Did Giant Grasshoppers Jacked Up On Fertilizer Plague A Montana Orchard In 1937?

When a story starts with “some grasshoppers got into Mr Butts’ fertilizer” you’ve got to question it.


Rachael Funnell


Rachael Funnell

Digital Content Producer

Rachael is a writer and digital content producer at IFLScience with a Zoology degree from the University of Southampton, UK, and a nose for novelty animal stories.

Digital Content Producer

hoppers whoppers

Much as we’d love to believe it were true, the Hopper Whoppers were just some creative postcards. Image credit: Galt Museum & Archives via flickr, no known copyright restrictions

In the pursuit of truth we must sometimes lift the curtain on “facts” we’d sooner have believed were true, such as the rumor that in the 1930s giant grasshoppers were hurling themselves around Montana. A black and white photo of a man holding his enormous catch gave rise to the myth, but unfortunately for fans of giant, meter-long insects, it’s just one in a string of novelty edited grasshopper postcards. 

One reason we know the photo isn’t real is because of the simple giveaway that the giant grasshopper doesn’t have a shadow. While huge grasshoppers might seem like a strange thing to trend in the world of postcards, they were a huge hit back in the 1930s after photographer Frank D “Pop” Conard witnessed a swarm, writes the Kansas Historical Society.


“Hopper Whoppers”, as the genre became known, were retouched to look like they were pulling carts, holding up trains and fighting humans, but they were never real. Another reason why we can be certain of this links back to The Great Dying around 252 million years ago.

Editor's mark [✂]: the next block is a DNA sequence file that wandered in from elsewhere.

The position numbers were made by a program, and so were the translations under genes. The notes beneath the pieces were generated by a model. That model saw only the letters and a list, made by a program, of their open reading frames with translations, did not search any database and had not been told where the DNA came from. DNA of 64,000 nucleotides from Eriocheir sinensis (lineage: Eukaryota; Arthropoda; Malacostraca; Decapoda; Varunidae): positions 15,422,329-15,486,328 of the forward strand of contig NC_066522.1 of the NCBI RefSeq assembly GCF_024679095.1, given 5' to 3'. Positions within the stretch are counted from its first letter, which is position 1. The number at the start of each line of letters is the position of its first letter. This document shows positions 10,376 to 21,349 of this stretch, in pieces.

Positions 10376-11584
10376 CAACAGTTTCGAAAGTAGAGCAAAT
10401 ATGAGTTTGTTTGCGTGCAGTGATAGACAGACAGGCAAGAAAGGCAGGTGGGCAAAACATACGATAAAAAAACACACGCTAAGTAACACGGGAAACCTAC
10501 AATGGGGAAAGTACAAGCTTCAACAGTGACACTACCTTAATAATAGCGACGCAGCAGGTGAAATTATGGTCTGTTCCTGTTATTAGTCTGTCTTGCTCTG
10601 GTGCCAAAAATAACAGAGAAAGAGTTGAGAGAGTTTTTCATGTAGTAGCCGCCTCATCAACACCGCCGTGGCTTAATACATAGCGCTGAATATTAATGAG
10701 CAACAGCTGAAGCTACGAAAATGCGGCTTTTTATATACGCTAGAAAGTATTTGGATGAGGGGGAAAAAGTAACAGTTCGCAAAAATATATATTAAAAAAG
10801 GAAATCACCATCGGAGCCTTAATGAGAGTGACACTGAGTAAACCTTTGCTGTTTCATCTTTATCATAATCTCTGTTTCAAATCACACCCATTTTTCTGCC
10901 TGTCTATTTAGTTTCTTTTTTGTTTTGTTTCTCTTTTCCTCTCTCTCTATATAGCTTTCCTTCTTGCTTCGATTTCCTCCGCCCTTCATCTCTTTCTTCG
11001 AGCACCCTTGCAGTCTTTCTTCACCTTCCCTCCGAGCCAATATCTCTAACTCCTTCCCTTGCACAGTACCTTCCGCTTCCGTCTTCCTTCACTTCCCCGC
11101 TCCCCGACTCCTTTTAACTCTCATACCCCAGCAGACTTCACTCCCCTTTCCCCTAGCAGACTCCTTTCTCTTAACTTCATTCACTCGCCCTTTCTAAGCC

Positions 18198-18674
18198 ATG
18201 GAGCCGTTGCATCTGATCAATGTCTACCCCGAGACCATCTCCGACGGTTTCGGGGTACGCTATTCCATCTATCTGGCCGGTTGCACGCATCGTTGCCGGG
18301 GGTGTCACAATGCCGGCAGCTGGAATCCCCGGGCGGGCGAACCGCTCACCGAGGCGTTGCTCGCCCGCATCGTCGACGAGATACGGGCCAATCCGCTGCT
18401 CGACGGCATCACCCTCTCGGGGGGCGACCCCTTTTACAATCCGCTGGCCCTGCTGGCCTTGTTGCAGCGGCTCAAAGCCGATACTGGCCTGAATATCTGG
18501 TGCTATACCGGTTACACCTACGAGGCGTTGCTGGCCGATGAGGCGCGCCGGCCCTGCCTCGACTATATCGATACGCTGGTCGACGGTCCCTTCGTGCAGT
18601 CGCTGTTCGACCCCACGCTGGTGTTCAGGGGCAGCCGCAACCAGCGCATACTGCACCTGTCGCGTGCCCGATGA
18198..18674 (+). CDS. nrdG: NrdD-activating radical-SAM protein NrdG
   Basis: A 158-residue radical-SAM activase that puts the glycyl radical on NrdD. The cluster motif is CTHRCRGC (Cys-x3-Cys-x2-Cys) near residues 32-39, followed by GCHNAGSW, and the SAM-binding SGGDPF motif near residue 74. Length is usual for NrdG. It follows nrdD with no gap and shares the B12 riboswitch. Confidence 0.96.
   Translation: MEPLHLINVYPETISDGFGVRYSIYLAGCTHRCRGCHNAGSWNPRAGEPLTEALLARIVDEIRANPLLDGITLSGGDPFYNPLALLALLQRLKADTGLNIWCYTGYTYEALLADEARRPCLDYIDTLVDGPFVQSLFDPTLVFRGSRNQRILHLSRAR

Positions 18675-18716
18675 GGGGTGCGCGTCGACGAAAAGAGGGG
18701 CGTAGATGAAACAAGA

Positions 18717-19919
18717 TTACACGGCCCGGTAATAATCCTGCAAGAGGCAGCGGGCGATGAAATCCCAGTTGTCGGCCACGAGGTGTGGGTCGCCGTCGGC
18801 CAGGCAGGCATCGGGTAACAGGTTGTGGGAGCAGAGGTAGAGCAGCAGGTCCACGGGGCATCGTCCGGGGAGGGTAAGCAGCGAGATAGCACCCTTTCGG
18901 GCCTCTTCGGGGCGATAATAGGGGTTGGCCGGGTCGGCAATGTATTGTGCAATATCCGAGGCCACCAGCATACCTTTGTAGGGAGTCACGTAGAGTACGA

If you’re in the market for big insects, the largest ever to populate Earth was an absolute unit for a dragonfly, Meganeuropsis permiana. Its wingspan stretched to around 75 centimeters (30 inches) and it weighed around half a kilo (one pound), but alas, it also went extinct a few hundred million years ago.

It joined 90 percent of all terrestrial life in a mass extinction event triggered by a drop off in oxygen. This detail is a crucial one in understanding why, Jurassic World Dominion aside, you’re not going to find a meter-long grasshopper bouncing about in the wild.

giant grasshoppers 1930s
The giant grasshopper, Valanga irregularis, is the biggest in the world today, but you don’t exactly need a tennis racket to fight it. Image credit: KDendle via iNaturalistCC BY-NC 4.0

Grasshoppers don’t have lungs and instead breathe through holes called spiracles that are found in a few spots across the length of their body. They’re spaced like this because they need to deliver oxygen directly to the localized tissues, as oxygen isn’t carried around insects’ bodies by blood like it is in mammals. 


The bigger you are as an insect, the more space you need for these dead-end breathing tubes to reach all your girth, and eventually there becomes a size where this just isn’t possible. In prehistoric times Earth enjoyed Palaeozoic hyperoxia where the air was flush with oxygen, meaning insect giants could get enough of it to their lumbering body parts.

That all changed at the end of the Permian when oxygen levels plummeted from 30 percent to around 12 percent, leaving many species gasping for air (or spiracling for their lives, as it were). The oxygen dive that triggered The Great Dying was caused by global warming, and beyond clipping the wings of our dreams of giant grasshoppers, it’s also something to keep in mind if we don’t want to end up meeting a similar fate.

A third, and perhaps most convincing, reason for doubting the photos comes from a story in the Tomah Monitor Herald. The hoax story tells of the appearance of giant hoppers on an orchard belonging to a Mr Butts who was being knocked on his ass by the whopping great hoppers.

Pull the other one.


[H/T: Snopes]


  • tag
  • insects,

  • animals,

  • Great Dying,

  • mass extinction events,

  • grasshoppers,

  • grasshopper,

  • myth busting